Have high street bookies lost the fight against online?

Online Betting

The betting industry has undergone significant changes over the last quarter of a century, with advancements in technology transforming how people place bets.

Up to the mid-1990s, high street bookmakers enjoyed a monopoly on offering odds and markets across a handful of different sports.

Fast forward to today and there are tons of online sites offering all sorts of bet types at the touch of a button covering greyhound betting, horse racing and dozens of other sports.

The rise in online sports betting is perfectly demonstrated by the global market size, which was valued at more than $76 billion at the end of last year.

With double-digit percentage increases forecast over the next few years, high street bookies undoubtedly face an extremely uncertain future.

The decline in the number of betting shops in the UK in recent years highlights how difficult it is for businesses of that nature to stay afloat.

There were 9,067 premises open in 2011, and the tally stayed above the nine thousand mark for the next three years.

However, they declined year-on year thereafter, dipping to 7,681 high street premises by the end of 2020.

Retail analysts PwC UK reported a net closure of a further 1,063 outlets in 2021, although the number has slowed down significantly during the current year.

Changes in consumer habits powered by digital technologies have been cited as the primary driver behind the shift from betting on the high street to wagering online.

Tighter legal restrictions have been another contributory factor, particularly with regards to the rules governing how Fixed Odds Betting Terminals (FOBTs) operated.

FOBTs have been blamed for an increase in problem gambling, with the previous maximum stake of £100 per game having the potential to cause major issues for players.

The government’s Department for Digital, Culture, Media and Sport cut the maximum stake to £2 in 2018, creating a financial black hole that many bookies have been unable to fill.

While some of the bigger brands have successfully adapted their business models to embrace the shift towards online betting, many smaller operators have fallen by the wayside.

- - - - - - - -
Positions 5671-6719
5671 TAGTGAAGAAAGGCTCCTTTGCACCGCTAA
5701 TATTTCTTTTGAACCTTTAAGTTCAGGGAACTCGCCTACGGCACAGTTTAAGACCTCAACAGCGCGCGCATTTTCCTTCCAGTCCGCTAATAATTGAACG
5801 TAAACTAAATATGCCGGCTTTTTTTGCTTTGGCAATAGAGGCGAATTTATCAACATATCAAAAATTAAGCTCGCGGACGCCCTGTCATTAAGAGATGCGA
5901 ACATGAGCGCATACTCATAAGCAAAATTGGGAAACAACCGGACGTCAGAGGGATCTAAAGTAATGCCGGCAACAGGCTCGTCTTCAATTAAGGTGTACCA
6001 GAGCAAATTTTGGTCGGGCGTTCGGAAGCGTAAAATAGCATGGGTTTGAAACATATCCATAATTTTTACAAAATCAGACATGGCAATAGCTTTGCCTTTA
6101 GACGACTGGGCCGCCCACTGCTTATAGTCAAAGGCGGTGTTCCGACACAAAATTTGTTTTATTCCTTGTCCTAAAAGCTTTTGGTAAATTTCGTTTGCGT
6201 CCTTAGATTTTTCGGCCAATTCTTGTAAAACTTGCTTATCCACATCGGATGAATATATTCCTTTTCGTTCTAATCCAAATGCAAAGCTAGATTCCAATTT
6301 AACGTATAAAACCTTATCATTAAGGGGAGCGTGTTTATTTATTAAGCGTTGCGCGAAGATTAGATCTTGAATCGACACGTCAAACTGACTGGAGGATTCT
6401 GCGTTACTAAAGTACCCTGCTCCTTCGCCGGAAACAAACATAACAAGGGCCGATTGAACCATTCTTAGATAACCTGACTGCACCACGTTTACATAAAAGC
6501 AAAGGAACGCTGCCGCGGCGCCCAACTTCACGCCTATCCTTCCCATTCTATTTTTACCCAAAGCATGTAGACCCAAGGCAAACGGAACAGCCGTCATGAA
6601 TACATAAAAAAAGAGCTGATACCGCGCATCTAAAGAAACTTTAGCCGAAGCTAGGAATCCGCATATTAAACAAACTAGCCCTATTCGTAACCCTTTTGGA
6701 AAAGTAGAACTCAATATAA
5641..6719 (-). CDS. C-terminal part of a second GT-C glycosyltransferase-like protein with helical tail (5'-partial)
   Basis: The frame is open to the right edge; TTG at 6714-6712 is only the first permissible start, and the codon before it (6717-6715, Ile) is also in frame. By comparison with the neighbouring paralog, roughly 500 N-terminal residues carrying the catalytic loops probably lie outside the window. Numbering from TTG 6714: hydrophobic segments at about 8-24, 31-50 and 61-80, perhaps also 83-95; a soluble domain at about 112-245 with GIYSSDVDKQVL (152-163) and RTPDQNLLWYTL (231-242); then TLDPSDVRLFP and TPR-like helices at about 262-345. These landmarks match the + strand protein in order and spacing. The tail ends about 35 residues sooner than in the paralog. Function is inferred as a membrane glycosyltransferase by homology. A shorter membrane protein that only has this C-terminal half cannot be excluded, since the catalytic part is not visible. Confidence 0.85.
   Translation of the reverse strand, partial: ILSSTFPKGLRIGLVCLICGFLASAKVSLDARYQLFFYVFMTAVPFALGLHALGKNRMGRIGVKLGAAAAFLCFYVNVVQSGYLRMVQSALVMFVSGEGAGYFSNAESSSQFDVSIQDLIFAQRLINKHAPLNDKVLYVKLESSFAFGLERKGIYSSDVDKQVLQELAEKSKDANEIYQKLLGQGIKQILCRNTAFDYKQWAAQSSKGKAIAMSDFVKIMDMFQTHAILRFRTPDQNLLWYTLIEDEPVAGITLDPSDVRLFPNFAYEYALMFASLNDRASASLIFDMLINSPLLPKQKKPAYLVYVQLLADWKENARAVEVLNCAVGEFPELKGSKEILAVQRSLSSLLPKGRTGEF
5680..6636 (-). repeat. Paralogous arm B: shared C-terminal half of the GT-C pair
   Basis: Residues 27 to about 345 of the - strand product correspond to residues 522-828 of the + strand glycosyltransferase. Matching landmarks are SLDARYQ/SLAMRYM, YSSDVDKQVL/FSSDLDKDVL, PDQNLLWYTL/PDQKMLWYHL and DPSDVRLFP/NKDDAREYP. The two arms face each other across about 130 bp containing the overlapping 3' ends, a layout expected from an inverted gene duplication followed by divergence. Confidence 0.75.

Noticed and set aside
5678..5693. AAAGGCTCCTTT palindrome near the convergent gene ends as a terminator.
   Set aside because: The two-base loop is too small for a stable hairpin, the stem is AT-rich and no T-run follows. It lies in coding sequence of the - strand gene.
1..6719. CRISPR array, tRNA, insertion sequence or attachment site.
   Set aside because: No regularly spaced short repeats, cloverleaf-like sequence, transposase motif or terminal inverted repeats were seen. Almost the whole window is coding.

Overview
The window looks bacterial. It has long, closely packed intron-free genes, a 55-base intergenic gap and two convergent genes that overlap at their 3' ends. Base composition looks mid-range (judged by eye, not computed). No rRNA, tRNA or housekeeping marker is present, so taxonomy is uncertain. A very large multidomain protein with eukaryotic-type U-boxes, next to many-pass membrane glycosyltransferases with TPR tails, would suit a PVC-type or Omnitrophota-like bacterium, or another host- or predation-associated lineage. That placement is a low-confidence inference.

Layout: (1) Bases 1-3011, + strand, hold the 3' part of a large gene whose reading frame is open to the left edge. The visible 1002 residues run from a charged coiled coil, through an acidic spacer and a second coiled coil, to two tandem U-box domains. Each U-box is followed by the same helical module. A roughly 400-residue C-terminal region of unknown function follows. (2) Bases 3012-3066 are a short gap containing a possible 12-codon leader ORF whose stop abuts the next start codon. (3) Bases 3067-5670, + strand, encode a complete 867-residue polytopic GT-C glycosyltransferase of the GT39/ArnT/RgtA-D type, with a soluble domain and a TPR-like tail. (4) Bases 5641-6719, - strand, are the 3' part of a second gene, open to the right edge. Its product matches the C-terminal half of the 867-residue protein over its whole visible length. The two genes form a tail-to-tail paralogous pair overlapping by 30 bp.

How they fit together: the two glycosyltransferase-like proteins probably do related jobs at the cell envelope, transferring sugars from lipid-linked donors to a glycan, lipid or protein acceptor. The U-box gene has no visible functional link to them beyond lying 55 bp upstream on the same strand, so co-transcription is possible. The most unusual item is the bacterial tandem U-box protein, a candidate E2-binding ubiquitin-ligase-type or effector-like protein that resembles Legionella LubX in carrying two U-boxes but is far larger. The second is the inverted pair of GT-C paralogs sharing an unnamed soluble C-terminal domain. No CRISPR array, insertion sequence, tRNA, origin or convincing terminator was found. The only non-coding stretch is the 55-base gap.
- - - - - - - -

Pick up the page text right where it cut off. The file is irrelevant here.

It would be fair to say that not every betting firm has transitioned effectively onto digital platforms, with some operators offering an underwhelming wagering experience.

They will need to up their game over the next few years or run the risk of being left behind by the companies that have the resources to leverage digital technology effectively.

With online betting sites offering a greater level of convenience than their high street counterparts, it is difficult to see how the latter will be able to compete in the future.

As digital devices such as smartphones become increasingly sophisticated, it will naturally follow that the online sports betting experience will improve event further.

The rollout of 5G Wi-Fi connectivity will also benefit online operators, creating another unwelcome headache for high street bookies to contend with.

The sportsbook model in the United States could be a source of inspiration for UK operators considering how they can compete with online sites.

Venues offering secondary services such as food and drink which also have sportsbook terminals are slowly becoming commonplace in the US.

By switching to a similar model that incorporates more touchscreen terminals, high street bookies in the UK could give themselves a fighting chance of avoiding closure.

Appealing to a younger demographic is another tactic high street firms must embrace if they want to keep their heads above water.

High street betting shops often get a bad rap for being soulless and unwelcoming, which makes them a big turn-off for the younger generation.

Some UK betting brands have explored the possibility of forging greater links with the e-Sports sector, which could be an idea worth further investigation.

High street bookies could host competitions with prize money up for grabs and would come with the added bonus that people watching could wager on the action as it unfolds.

Whether that would be enough to convert them into becoming consistent visitors to the betting shop is debatable, but the proposal undoubtedly has some merit.

Adapting the current mode of operation will be crucial in determining whether high street bookies can retain a place in the modern betting landscape.

Online wagering is here to stay, so land-based operators must find innovative ways to successfully coexist alongside this digital phenomenon.

It is probably too early to write off high street bookies just yet, but their future does look perilous unless they come up with some new ideas.